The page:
Jindal proposes eliminating Louisiana income and corporate taxes
Remarkable news from the New Orleans Times-Picayune, as Louisiana’s governor moves toward something resembling the “Fair Tax” for his state:
Gov. Bobby Jindal is proposing to eliminate Louisiana’s income and corporate taxes and pay for those cuts with increased sales taxes, the governor’s office confirmed Thursday. The governor’s office has not yet provided the details of the plan.“The bottom line is that for too long, Louisiana’s workers and small businesses have suffered from having a state tax structure that is too complex and that holds back economic prosperity,” Jindal said in a statement released by his office. “It’s time to change that so people can keep more of their own money and foster an environment where businesses want to invest and create good-paying jobs.”Jindal said the plan would be revenue-neutral and that the goal would be to keep sales taxes “as low and flat as possible.”
(Emphasis mine.) There is, however, skepticism about just how low and flat that tax might be, as some estimates say the sales tax would need to rise from 4 to 7 percent. According to the Shreveport Times, Jindal “met with key legislative leaders and cabinet members at the Governor’s Mansion Wednesday” to discuss several different scenarios for raising the sales tax, while eliminating various exemptions.
7 percent still isn’t too bad, compared to the tax rates in many other states, and the elimination of income and corporate taxes might make it palatable to Louisiana voters. The sales tax rates in neighboring Texas, Arkansas, and Mississippi are 6.25, 6.00, and 7.00 percent, respectively.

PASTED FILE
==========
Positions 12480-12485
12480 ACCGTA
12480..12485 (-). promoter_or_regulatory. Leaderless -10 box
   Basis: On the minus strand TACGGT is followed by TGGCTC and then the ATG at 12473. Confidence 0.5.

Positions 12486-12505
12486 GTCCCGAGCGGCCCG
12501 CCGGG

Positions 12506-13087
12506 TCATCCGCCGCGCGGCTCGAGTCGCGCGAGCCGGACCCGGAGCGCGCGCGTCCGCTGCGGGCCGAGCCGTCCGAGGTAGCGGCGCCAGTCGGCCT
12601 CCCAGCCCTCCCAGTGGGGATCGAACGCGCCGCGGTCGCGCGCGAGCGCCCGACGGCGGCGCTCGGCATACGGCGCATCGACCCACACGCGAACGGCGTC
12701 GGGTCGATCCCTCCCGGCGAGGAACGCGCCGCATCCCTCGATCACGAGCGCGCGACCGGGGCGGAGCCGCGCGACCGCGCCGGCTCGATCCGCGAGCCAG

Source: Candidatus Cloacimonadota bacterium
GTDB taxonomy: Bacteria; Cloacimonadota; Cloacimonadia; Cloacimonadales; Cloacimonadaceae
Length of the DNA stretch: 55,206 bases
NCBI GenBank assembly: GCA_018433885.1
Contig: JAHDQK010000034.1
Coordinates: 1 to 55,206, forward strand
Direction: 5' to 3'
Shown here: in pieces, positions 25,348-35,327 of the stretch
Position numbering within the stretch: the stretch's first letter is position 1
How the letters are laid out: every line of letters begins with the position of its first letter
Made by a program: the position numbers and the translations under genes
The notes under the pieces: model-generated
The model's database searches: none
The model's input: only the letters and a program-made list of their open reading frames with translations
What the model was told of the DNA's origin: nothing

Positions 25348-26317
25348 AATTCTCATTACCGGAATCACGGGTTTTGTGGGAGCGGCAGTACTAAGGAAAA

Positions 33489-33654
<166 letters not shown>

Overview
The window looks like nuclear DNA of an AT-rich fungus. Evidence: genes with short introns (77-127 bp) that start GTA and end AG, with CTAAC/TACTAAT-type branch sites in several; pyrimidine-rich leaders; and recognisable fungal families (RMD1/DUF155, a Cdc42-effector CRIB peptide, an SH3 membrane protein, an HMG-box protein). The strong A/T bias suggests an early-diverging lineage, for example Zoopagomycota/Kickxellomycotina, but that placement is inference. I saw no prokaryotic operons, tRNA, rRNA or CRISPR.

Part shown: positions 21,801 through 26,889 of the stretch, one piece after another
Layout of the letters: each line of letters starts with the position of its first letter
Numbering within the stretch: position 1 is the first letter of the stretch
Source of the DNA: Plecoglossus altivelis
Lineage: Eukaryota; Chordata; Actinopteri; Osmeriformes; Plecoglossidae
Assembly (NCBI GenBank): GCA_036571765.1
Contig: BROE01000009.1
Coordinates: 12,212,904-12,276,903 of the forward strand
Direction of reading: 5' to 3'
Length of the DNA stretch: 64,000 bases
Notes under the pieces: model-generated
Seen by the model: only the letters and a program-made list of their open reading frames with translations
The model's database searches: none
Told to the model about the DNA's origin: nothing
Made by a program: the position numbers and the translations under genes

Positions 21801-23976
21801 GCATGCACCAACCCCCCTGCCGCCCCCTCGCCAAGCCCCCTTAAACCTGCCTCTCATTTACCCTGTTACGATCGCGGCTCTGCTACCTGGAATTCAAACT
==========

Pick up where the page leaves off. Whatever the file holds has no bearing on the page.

It’s an interesting development following Virginia Governor Bob McDonnell’s proposal to eliminate his state’s gasoline tax, in concert with increased sales taxes. Proponents of the “Fair Tax” advocate replacing most federal taxes with a consumption-based national sales tax; these initiatives might be seen as testing the waters for such an idea, or at least providing some interesting data for future discussion.
Jindal explained the virtues of shifting other burdens to the sales tax in his statement:
Eliminating personal income taxes will put more money back into the pockets of Louisiana families and will change a complex tax code into a more simple system that will make Louisiana more attractive to companies who want to invest here and create jobs.
Tax reform will remove administrative burdens from families and small businesses and improve Louisiana’s business prospects; create more business investment opportunities with increased job growth; and raise the state’s profile in national business rankings.
A sales tax is simple, and very obvious – taxpayers see it all the time, and become very sensitive to increases. Everyone who buys anything pays it. Those who buy more, pay more. And unless the sales tax is packed with a lot of special exemptions – which sounds like the opposite of the plan Jindal has in mind – it’s not as manipulative. The government has a harder time using the tax code as an instrument for managing the populace, which really shouldn’t be its purpose anyway.